As we approach the end of the calendar year, many nonprofits are wringing their hands over just how much money will come in these last two months of the year. Most nonprofits report that between 30 and 45% of annual contributions come in this period. The success or failure of year-end giving has a large impact on an organization, often resulting in decisions about layoffs or programmatic cutbacks, or, if expectations are exceeded, the chance to breathe easier for another year.
There is a fundamental error Read more
Among the many uncertainties of the past two weeks is what a Trump presidency will mean for nonprofits. One of the things you learn very quickly as a student of politics is that what gets promised in any political campaign is likely to change when those promises meet the realities of our political system.
I could rattle off a multiple scenarios for nonprofits in the world of Trump, but they would have as much grounding in reality as trolls and talking fish. In some of these Read more
It was revealed this week that since 2012, the Harvard men’s soccer team has been keeping a shared “database” ranking Harvard’s female athletes on looks, sexual appeal and suspected sexual preferences. The University’s response to this revelation—that the team will forfeit the rest of the season and participation in the Ivy League and NCAA competitions—prompted the male cross country team to out themselves: they, too, have kept a similar database and thought it better to come clean rather than wait for the university to find Read more
While many are chattering about Fidelity Charitable (which collected—don’t call it raised—philanthropic dollars totaling $4.6 billion last year) firmly bumping United Way (which only collected $3.7 billion) from the top of The Chronicle of Philanthropy’s newly released “Philanthropy 400” list, I’m having very different thoughts—though they are pretty much the same thoughts I have every year when I look at this list.
First, is there any real value in this list? Does it actually do some harm? To the extent that the American public learns about Read more
People tend to look for the easy answers. For example, I’m asked all of the time, “How long should an executive director stay in her/his position?” Simple question to ask; complex question to answer, as it isn’t a functions of years (the answer folks are looking for), but rather a function of the person’s actual performance of the job, the continued interest in doing the job and the interest in, and willingness to, push the envelope in order to be the best possible and not Read more
As I was mulling over what to say for a recent talk on the state of the sector, I found myself getting more and more depressed. Where, I kept asking myself, was the good news? I refuse to paint a false picture, but I also hate being so negative, particularly first thing in the morning.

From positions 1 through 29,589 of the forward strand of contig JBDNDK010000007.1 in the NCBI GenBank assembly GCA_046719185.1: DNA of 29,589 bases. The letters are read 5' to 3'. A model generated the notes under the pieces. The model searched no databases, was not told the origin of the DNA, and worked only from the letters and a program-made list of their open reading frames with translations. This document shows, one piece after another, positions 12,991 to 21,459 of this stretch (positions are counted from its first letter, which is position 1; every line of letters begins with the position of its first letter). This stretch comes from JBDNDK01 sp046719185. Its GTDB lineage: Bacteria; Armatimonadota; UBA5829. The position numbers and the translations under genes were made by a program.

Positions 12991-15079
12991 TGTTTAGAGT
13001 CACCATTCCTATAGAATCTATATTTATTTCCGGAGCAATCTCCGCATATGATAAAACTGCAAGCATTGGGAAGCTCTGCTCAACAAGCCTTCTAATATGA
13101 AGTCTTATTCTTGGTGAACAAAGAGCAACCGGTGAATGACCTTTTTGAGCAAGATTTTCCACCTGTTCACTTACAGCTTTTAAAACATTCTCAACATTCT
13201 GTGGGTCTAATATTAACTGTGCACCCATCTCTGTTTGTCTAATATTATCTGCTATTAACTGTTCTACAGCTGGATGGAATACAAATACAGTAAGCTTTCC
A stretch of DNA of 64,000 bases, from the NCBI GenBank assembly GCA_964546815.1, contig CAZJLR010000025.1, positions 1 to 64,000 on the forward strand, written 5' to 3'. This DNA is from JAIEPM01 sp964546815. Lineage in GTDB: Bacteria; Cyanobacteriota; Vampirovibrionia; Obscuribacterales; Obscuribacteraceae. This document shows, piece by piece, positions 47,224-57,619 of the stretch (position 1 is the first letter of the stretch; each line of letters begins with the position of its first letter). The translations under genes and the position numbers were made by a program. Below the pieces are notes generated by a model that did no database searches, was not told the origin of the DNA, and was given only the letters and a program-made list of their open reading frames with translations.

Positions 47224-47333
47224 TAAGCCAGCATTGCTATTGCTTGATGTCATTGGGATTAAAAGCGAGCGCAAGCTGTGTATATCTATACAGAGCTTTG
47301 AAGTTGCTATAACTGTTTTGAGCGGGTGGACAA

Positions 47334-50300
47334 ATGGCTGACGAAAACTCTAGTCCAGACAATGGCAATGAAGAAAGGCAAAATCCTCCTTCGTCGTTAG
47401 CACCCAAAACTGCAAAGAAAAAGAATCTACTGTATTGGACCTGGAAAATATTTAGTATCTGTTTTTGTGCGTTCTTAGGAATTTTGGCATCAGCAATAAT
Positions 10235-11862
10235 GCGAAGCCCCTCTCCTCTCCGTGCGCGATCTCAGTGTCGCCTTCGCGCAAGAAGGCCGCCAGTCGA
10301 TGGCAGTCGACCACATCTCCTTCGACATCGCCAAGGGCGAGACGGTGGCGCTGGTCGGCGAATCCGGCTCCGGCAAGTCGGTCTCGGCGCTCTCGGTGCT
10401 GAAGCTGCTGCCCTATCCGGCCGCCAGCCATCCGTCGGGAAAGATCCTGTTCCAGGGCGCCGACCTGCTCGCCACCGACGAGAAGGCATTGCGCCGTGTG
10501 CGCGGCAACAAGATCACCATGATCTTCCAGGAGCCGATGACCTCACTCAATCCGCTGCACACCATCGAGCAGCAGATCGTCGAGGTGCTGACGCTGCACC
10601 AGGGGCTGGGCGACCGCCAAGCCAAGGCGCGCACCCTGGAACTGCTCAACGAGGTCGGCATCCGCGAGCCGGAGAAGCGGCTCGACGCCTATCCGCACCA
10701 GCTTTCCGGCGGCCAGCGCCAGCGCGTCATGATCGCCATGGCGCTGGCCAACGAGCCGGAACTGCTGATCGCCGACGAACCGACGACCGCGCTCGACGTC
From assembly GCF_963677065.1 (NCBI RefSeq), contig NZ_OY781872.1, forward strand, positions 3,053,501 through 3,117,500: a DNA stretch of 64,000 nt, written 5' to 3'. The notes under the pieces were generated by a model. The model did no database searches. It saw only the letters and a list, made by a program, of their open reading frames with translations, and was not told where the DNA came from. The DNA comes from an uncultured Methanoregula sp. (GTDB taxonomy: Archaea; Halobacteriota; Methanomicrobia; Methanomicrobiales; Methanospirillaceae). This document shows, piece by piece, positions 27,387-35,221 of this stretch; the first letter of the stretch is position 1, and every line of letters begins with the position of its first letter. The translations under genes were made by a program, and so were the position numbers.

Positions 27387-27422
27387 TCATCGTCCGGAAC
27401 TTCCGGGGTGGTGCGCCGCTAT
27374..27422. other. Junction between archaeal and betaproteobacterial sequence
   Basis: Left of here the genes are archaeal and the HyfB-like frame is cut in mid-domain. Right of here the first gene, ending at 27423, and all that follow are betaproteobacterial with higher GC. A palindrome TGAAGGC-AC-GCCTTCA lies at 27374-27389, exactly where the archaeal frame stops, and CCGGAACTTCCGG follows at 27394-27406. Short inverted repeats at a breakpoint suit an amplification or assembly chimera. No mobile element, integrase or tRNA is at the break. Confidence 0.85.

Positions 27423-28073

The current state of the sector is replete with challenges. Here are the biggies, in no particular order, that impact some, or all, of the individual organizations that make up our Read more
They may not realize it, but the pending FLSA overtime changes that are due to take effect on December 1 represent a huge opportunity for many nonprofits. So just what is this up side to what everyone else sees as a negative or even a threat?
Time after time, I see nonprofits looking at something that is, first and foremost, a question of ethics, but responding as if it were only a question of finances. And that is exactly what is happening here. When folks read Read more
Seriously, it’s time to stop telling board members they need to fundraise. It’s not working. We need to take a different approach.
Over the years, I’ve talked to thousands of people considering joining nonprofit boards, as well as current board members. We talk about their roles and responsibilities. Naturally, audience members vary in their level of engagement, from the enthralled to the weary. Most are engaged: taking notes, responding with nods and glances, asking questions, comfortable. That is until I mention the word “fundraising.” More often Read more
A recent headline caught my eye: “Should Board Members of Large Nonprofits be Paid?” “NO!” my brain screamed.
Why not? Many love to tell me that the reason nonprofit board members don’t do their jobs, or do them well, is because they aren’t paid. Such a statement is based on the belief—sadly, one widely held in this country, at least—that the only thing that motivates people is financial compensation. Forget the intangibles of feeling good about helping to make a difference, giving back, being a force Read more
According to the National Center for Charitable Statistics, there are just under 1.6 million nonprofits in the U.S. The overwhelming majority of them work very hard to fulfill their tax-exempt purpose: working on behalf of some portion of the public good. Not all may succeed, not all are doing the best job, but they are all sincerely trying to do the right thing to the best of their sometimes limited capabilities. That’s the good news.
Now some bad news. Since 2014, the IRS has made it Read more